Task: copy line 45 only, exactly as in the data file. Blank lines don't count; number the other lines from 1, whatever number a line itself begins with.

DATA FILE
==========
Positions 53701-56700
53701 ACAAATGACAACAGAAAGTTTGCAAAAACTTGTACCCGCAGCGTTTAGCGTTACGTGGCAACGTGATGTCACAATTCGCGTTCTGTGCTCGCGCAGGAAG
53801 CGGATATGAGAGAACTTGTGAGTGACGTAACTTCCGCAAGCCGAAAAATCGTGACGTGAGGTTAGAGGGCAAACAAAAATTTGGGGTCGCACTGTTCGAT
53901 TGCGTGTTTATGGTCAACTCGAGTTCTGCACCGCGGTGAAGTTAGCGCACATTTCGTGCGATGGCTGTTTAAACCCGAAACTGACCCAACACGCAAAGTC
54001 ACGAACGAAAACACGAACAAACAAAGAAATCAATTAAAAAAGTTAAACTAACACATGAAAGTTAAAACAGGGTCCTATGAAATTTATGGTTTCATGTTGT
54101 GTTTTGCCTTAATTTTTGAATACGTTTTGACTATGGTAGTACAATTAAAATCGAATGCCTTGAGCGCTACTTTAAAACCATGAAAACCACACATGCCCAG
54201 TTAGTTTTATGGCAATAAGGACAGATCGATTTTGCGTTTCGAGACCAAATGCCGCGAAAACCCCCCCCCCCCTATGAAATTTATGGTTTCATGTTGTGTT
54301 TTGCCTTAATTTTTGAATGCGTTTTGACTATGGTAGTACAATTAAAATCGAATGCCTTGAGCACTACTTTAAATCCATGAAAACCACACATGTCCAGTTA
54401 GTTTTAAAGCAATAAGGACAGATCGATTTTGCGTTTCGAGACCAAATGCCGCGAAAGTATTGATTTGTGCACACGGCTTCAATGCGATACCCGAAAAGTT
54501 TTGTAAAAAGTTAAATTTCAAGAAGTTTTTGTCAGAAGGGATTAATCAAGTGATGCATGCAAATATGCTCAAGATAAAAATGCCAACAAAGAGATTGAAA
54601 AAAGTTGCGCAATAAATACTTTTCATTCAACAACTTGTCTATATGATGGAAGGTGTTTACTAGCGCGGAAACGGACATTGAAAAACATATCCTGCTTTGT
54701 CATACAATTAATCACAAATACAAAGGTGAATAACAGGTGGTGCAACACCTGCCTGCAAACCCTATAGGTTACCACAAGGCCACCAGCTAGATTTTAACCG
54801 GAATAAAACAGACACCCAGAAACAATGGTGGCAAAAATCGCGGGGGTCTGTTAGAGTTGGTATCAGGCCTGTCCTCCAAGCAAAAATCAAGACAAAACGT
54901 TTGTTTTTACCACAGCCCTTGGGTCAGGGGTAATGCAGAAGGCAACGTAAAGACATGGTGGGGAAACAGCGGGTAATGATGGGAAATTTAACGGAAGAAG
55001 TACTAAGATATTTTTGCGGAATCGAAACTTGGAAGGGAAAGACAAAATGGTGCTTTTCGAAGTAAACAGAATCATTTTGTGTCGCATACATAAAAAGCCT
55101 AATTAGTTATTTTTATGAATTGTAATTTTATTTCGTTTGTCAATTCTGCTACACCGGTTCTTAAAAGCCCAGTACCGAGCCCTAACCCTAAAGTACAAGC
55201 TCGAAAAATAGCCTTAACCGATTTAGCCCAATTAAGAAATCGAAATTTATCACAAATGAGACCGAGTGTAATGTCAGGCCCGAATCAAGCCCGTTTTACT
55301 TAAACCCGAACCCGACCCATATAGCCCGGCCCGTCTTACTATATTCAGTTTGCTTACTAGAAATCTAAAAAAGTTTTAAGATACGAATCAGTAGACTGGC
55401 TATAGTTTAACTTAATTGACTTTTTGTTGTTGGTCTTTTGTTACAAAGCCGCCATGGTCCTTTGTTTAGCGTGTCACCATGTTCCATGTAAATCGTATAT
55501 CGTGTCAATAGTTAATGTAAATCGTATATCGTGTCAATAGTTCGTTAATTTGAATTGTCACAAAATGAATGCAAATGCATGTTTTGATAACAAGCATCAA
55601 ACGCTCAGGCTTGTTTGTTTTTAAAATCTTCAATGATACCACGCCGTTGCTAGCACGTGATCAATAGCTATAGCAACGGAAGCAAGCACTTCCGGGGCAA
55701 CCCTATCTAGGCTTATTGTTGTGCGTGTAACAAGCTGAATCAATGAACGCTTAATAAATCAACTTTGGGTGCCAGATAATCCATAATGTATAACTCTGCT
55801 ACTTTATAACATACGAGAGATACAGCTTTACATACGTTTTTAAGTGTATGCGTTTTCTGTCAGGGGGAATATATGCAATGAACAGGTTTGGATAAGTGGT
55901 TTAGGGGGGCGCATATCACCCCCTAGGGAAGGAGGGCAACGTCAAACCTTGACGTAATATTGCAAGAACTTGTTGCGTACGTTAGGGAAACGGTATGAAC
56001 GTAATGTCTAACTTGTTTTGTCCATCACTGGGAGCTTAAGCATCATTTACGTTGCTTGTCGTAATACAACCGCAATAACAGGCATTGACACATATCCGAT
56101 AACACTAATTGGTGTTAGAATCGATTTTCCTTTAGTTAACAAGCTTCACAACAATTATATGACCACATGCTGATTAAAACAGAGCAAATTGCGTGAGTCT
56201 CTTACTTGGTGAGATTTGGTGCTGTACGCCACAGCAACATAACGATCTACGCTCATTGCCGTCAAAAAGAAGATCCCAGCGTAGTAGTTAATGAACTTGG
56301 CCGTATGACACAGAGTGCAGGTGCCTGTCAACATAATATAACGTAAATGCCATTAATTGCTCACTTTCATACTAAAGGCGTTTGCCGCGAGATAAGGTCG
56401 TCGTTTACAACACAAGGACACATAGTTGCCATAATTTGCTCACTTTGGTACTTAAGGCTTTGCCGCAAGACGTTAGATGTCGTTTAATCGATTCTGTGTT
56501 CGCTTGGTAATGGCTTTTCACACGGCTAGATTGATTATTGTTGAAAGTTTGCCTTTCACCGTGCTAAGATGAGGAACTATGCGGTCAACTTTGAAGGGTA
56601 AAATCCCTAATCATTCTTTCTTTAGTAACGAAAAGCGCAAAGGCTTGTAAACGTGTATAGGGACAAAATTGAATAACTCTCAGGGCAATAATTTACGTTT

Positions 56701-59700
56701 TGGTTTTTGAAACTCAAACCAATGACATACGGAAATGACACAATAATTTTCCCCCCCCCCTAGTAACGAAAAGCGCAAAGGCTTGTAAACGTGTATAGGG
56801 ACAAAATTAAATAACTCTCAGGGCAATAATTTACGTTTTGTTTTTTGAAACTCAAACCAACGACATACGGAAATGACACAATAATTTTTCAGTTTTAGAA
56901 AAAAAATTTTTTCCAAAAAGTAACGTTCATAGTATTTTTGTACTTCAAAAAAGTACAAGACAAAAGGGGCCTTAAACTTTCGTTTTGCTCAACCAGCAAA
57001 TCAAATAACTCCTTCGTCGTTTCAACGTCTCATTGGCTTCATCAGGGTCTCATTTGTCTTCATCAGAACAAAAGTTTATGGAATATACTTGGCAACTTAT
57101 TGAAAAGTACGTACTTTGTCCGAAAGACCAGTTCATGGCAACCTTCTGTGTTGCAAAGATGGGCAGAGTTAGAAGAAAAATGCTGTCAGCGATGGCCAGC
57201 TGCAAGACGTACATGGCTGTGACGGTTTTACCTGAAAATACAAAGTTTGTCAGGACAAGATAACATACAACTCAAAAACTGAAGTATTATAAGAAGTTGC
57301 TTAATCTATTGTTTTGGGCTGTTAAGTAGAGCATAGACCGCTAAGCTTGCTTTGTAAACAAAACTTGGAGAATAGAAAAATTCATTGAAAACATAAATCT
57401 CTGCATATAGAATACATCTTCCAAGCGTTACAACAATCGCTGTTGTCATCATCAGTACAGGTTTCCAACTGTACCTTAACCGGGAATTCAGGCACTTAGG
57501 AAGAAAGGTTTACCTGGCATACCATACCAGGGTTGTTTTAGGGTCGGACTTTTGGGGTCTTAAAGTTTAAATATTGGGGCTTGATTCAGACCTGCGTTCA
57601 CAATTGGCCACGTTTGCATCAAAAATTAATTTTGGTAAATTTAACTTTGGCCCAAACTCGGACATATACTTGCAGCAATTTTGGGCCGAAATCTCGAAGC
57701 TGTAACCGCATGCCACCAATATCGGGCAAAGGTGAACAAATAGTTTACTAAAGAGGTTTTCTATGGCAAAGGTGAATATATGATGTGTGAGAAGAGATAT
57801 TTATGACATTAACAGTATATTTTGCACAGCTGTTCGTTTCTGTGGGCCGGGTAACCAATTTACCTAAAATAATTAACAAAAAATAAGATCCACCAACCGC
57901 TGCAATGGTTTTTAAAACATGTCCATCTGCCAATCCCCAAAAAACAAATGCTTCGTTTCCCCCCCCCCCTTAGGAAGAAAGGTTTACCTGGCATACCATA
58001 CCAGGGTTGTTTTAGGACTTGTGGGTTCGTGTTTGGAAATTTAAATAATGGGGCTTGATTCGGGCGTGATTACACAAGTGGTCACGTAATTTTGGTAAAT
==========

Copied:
57901 TGCAATGGTTTTTAAAACATGTCCATCTGCCAATCCCCAAAAAACAAATGCTTCGTTTCCCCCCCCCCCTTAGGAAGAAAGGTTTACCTGGCATACCATA